» » » Reinhold Moritsevich Gliere - Symphony No. 3 ‘Il’ya Muromets’ - Buffalo Philharmonic Orchestra, JoAnn Falletta (2014) [High Fidelity Pure Audio Blu-Ray Disc]
Reinhold Moritsevich Gliere - Symphony No. 3 ‘Il’ya Muromets’ - Buffalo Philharmonic Orchestra, JoAnn Falletta (2014) [High Fidelity Pure Audio Blu-Ray Disc]
Reinhold Moritsevich Gliere - Symphony No. 3 ‘Il’ya Muromets’ - Buffalo Philharmonic Orchestra, JoAnn Falletta (2014) [High Fidelity Pure Audio Blu-Ray Disc]


Сomposer: Reinhold Moritsevich Glière (1875-1956)
Artist: Buffalo Philharmonic Orchestra, JoAnn Falletta
Title: Symphony No. 3 in B Minor, Op. 42, “Il’ya Muromets”
Genre: Classical
Label: © Naxos
Release Date: 2014
Recorded: Kleinhans Music Hall, Buffalo, New York, USA, from 3rd to 5th May, 2013
Quality: Blu-ray Audio
Length: 01:11:38
Video: MPEG-2 4742 kbps / 1080i / 29,970 fps / 16:9
Audio: Russian DTS-HD MA 5.1 / 96 kHz / 5709 kbps / 24-bit (DTS Core: 5.1 / 48 kHz / 1509 kbps / 24-bit)
Audio: Russian LPCM 2.0 / 96 kHz / 4608 kbps / 24-bit
Size: 8.09 GB

“The Glière Symphony No. 3 has always been a piece that shimmered on my horizon—a cult piece, in a way, renowned as the composer’s towering masterpiece but rarely played in concert. As long as a Mahler symphony and enormous in its instrumental requirements, it was a work that people spoke about reverently but almost never heard live. The recording was an adventure that changed our orchestra, strengthened us, and became an artistic benchmark for our musicians. We revelled in the gorgeous landscape of the Symphony—from mysterious bass murmurings to crushing walls of brass fortissimo to breathtaking impressionistic renderings of forests and birds. We performed and recorded this massive work uncut to preserve Glière’s extraordinary architecture. This work is a cathedral in sound that unfolds in breathtaking swashes of colour, poetry and monumental climaxes.” – JoAnn Falletta

This may not be the greatest composition in the world, but it is a thrilling audiophile-oriented set of four wild tone poems describing elements from the legend of a mythical Russian folk hero of the 12th century. Leopold Stokowski was one of the first to record this monumental symphony, in the late ‘50s, and he did it again later on a short-lived EMI Matrix CD. He probably gets the most adventurous sounds out of the music – highlighting the tales of what one reviewer calls a masculine Scheherezade. However, both of his recordings cut out almost half of the symphony and Hermann Scherchen was the first to record the entire lengthy work on two LPs. I question JoAnn Falletta’s statement that this is an uncut version of the massive work, when Harold Farberman’s version with the Royal Philharmonic takes two CDs; if it were only 71 minutes it could have easily fit on a single CD. [All the other recordings spell it Ilya Murometz, but Naxos calls it Il’ya Muromets.]While we’re comparing other versions, the only other hi-res surround recording of the symphony—Leon Botstein and the London Symphony on a Telarc SACD—should be mentioned. There seems to be a good deal of disagreement online about whether this 2003 effort is worth considering. My main criticism would be the extremely fast tempi which Botstein uses, almost like the conductors that speeded up works to fit on one side of a 78 rpm disc. Falletta has very similar movement timings but doesn’t sound so rushed somehow. And since we’re mentioning sonics, I should point out that while the Naxos Blu-ray is terrific fidelity, the surround channels are way too low in level and need to be brought up considerably to achieve a reasonable surround field—as true of many multichannel recordings. The extraordinary architecture of this work demands multichannel sound and a high volume level.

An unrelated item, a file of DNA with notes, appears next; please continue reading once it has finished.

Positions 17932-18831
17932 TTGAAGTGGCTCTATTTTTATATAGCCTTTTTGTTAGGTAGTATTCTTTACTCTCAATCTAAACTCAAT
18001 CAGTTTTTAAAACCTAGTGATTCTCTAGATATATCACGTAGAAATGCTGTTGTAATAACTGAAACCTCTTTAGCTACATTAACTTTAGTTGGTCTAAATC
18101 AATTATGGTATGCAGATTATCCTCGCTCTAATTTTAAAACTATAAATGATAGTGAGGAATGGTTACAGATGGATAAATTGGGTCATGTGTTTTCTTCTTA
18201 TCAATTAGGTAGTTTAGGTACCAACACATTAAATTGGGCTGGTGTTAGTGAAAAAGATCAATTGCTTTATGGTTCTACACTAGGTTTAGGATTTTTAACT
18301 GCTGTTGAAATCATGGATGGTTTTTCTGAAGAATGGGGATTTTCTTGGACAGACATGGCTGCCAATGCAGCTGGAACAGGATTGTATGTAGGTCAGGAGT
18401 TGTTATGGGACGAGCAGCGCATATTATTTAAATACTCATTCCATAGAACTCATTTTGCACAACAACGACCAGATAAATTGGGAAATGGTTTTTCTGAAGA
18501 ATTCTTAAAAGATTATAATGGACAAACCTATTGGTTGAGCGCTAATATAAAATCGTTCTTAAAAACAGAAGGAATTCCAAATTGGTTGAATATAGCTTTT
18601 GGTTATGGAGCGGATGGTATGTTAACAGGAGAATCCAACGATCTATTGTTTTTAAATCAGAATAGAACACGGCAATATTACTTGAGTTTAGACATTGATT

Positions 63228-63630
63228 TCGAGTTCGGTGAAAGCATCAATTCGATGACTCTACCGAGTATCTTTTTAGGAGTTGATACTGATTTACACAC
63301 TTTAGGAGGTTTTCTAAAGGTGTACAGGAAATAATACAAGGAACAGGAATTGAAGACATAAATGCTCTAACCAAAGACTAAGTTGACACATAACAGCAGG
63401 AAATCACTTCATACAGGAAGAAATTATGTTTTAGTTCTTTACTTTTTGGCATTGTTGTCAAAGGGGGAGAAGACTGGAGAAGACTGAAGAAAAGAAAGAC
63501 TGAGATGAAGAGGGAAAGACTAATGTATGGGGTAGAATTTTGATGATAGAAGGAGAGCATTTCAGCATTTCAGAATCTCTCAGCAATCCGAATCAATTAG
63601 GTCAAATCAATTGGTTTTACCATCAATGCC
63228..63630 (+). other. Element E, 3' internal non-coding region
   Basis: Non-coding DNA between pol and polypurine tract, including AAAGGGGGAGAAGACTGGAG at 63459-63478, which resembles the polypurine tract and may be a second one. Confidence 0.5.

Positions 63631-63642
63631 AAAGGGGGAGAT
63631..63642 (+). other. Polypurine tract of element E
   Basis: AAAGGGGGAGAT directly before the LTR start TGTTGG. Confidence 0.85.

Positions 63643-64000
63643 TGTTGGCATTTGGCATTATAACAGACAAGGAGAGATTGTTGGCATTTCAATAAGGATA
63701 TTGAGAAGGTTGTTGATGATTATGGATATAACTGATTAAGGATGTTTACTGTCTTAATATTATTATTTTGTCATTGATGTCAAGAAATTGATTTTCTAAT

Falletta’s notes about how the rehearsing for the performance and recording of this work changed the orchestra are quite interesting. It became an artistic benchmark for their musicians. She calls it “a cathedral in sound.”
The tales of this legendary Middle Ages warrior call for a Wagnerian-type orchestra: including eight horns, two harps, celeste and much percussion. The symphony is dedicated to Glazunov, and definitely shows the influence of Rimsky-Korsakov, Tchaikovsky, Richard Strauss and even Stravinsky of the Firebird period.
The first movement describes how Il’ya Muromets gets his powers and pledges to use them to serve Mother Russia. The second deals with Solovey the Brigand, who can fell his enemies with a ferocious whistle. The third shorter movement is a sort of scherzo depicting a feast at the castle of Prince Vladimir, at which Murometz beheads Solovey. The finale concerns the heroism and petrification of Muromets. He first defeats the dreaded Tartars, but then he becomes overly sure of his powers and does battle with the Celestial Army, which is a mistake because he and all his cohorts are all turned into stone. —John Sunier, Audiophile Audition

Tracklist:
Reinhold Moritsevich Glière (1875-1956)
Symphony No. 3 in B Minor, Op. 42, “Il’ya Muromets”
1. I. Wandering Pilgrims (Il’ya Muromets and Svyatogor): Andante sostenuto 21:24
2. II. Solovey, the Brigand: Andante 20:03
3. III. At the Court of Vladimir, the Mighty Sun: Allegro 07:11
4. IV. The Heroism and Petrification of Il’ya Muromets: Allegro tumultuoso 23:00

Personnel:
Buffalo Philharmonic Orchestra
JoAnn Falletta, conductor





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